3.3. DNase1L2 Reduces Viscosity of CF Artificial Mucus with Marked Resistance to Actin Inhibition

Human DNase1L2 was reported to be resistant to inhibition by actin [19], an abundant protein in neutrophils that exists in equilibrium between a monomeric (G-actin) and a polymeric form (F-actin) [60]. Polymerization/depolymerization of actin depends on several factors, such as the concentrations of G-actin, divalent cations, ATP/ADP, and the presence of specific inhibitors, one of which is the human DNase1 [61]. At the same time the binding between G-actin and DNase1 pushes the equilibrium toward depolymerization thus inhibiting DNase1 activity as well. In CF sputum, actin is commonly found in a concentration range between 0.07 and 0.2 mg/mL [32,50,51], with higher concentrations (e.g., 2 mg/mL) in some patients [6]. We analyzed the effect of actin inhibition on the activity of recombinant DNase1L2 by using plasmid DNA as substrate and actin concentrations of 0.04–0.5 mg/mL and observed only a slight reduction in activity—about 10–15%—confirming that under our experimental conditions, DNase1L2 is minimally affected by actin (Figure 3a).
To investigate the effect of DNase1L2 on mucus, we prepared CF artificial mucus (CF-AM) as previously described [43,62]. The preparation contained mucins, DNA, egg yolk, salts, and amino acids to mimic the physicochemical composition of the mucus from CF patients [51]. In particular, a high DNA concentration (10 mg/mL) was used to reproduce the viscoelastic properties of CF sputum, and amino acids were included as they are abundant in severe lung disease [63]. The viscosity of CF-AM samples was 9.8 ± 1.6 Pa·s (mean ± SD), comparable to that of CF sputa obtained from patients [32]. Five units of DNase1L2 (20 ng/μL; 690 nM) decreased the viscosity of CF-AM by ~80% after 90 s of incubation. In the presence of 0.2 mg/mL actin, DNase1L2 decreased the viscosity of CF-AM by ~50% after 90 s of incubation (Figure 3b and Table S2). The contribution of actin to CF-AM viscosity was negligible. Next, we analyzed the activity of rhDNase under the same experimental conditions. When five units of rhDNase (2 ng/μL; 69 nM) were added to CF-AM, the viscosity was reduced by ~95% after 90 s of incubation. However, in the presence of actin (0.2 mg/mL) rhDNase reduced mucus viscosity by only ~5% after 90 s. With 50 units of rhDNase (20 ng/μL; 690 nM), the reduction was ~15% after 90 s of incubation (Figure 3b and Table S2). These results clearly show that DNase1L2 has enhanced resistance to actin inhibition compared to rhDNase in CF artificial mucus. Indeed, with the same enzyme concentration, DNase1L2 is about four-fold more effective than rhDNase in reducing CF-AM viscosity in the presence of actin and about 10-fold more effective with the same units of activity.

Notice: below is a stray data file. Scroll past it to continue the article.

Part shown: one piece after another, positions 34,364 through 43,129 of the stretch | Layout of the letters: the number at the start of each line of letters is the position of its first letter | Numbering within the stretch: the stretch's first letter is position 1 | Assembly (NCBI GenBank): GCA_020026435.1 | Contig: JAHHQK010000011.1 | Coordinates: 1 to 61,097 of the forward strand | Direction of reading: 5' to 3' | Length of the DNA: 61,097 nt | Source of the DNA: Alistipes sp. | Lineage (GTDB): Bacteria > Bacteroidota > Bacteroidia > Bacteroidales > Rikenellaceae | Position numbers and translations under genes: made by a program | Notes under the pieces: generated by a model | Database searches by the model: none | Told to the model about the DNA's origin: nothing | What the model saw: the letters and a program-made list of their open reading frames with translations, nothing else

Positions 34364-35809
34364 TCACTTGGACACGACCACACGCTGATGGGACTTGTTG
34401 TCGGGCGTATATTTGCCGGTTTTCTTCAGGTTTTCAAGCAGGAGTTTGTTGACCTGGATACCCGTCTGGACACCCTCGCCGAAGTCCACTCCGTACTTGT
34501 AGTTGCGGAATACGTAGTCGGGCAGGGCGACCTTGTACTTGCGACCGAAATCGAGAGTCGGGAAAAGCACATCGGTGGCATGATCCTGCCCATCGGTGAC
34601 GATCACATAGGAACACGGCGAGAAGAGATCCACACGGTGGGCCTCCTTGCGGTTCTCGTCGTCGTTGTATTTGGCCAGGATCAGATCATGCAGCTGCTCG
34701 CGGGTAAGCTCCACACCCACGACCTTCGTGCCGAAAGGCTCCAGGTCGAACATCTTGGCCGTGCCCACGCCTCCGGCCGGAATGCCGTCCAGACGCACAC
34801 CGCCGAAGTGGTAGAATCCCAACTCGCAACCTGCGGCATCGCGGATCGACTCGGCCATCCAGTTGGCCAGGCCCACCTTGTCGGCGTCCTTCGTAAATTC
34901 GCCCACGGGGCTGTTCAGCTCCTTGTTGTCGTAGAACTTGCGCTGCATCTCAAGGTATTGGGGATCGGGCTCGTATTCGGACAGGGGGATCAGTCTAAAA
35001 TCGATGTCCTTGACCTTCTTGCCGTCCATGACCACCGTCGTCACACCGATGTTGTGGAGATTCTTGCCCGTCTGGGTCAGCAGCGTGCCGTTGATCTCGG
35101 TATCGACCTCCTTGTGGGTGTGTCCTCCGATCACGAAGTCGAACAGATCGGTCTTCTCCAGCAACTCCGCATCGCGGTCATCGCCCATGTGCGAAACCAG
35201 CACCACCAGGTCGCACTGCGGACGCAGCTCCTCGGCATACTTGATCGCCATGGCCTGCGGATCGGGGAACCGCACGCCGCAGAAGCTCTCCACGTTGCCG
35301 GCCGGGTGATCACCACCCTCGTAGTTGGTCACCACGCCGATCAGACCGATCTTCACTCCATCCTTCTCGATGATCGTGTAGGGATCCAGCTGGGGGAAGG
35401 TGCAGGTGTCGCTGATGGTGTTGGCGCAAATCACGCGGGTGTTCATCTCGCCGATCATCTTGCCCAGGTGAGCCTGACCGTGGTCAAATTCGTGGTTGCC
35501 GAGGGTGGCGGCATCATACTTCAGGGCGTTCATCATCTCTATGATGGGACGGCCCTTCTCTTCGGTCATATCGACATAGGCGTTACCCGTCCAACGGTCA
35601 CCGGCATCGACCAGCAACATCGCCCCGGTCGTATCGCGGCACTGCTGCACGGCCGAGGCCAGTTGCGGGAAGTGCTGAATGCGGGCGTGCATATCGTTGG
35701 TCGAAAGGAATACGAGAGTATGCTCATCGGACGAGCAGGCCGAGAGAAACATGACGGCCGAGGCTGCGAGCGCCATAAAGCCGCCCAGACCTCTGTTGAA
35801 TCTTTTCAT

3.4. DNase1L2 Structural Model Shows Conservation of rhDNase Active Site Residues but Significant Differences in the Actin-Binding Interface